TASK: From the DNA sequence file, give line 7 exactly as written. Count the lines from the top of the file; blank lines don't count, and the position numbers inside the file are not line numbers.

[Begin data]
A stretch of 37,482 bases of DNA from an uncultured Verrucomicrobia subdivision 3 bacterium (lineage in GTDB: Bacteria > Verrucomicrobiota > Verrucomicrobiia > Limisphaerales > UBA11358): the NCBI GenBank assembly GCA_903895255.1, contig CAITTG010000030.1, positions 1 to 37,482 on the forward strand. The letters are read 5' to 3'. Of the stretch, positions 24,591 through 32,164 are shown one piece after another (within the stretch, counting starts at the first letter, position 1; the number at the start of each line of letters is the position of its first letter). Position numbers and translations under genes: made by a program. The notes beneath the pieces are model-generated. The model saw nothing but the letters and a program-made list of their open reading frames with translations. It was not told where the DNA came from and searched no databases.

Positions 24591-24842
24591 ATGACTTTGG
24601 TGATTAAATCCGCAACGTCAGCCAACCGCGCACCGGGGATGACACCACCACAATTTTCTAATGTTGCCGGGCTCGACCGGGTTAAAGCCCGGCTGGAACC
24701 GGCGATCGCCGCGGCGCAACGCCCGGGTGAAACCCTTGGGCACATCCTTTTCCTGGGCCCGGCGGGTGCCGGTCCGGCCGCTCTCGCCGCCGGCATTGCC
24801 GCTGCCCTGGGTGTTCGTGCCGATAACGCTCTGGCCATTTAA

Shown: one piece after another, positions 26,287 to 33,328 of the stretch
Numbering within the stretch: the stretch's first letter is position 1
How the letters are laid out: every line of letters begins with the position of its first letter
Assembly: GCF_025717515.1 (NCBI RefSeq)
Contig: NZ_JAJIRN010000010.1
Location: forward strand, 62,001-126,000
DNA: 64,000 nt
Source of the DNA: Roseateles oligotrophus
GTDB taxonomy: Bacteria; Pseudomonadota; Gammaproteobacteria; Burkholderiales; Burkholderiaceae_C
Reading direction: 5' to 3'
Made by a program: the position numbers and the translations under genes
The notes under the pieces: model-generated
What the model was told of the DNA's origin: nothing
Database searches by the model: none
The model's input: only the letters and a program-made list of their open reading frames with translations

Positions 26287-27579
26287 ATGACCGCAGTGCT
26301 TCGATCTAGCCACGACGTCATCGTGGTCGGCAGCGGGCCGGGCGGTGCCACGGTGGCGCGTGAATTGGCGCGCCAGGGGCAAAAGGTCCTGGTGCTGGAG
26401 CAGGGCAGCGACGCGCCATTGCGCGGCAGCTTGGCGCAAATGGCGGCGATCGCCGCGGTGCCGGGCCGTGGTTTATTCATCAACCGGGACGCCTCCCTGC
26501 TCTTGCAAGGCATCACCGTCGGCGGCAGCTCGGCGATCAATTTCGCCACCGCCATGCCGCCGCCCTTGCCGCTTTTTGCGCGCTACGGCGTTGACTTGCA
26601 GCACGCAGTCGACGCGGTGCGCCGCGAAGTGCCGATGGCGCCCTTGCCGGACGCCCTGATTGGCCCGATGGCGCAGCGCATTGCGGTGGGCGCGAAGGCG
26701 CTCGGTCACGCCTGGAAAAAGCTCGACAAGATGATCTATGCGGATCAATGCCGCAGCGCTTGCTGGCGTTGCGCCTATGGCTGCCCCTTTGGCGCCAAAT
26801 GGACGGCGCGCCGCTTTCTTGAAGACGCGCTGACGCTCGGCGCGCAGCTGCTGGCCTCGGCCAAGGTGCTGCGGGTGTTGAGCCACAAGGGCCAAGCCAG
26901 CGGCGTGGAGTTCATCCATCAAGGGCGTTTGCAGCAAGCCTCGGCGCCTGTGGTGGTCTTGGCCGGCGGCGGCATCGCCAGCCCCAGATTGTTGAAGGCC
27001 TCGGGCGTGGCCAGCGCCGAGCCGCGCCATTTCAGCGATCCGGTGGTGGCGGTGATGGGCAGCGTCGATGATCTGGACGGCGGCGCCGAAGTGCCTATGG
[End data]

Shown: one piece after another, positions 26,287 to 33,328 of the stretch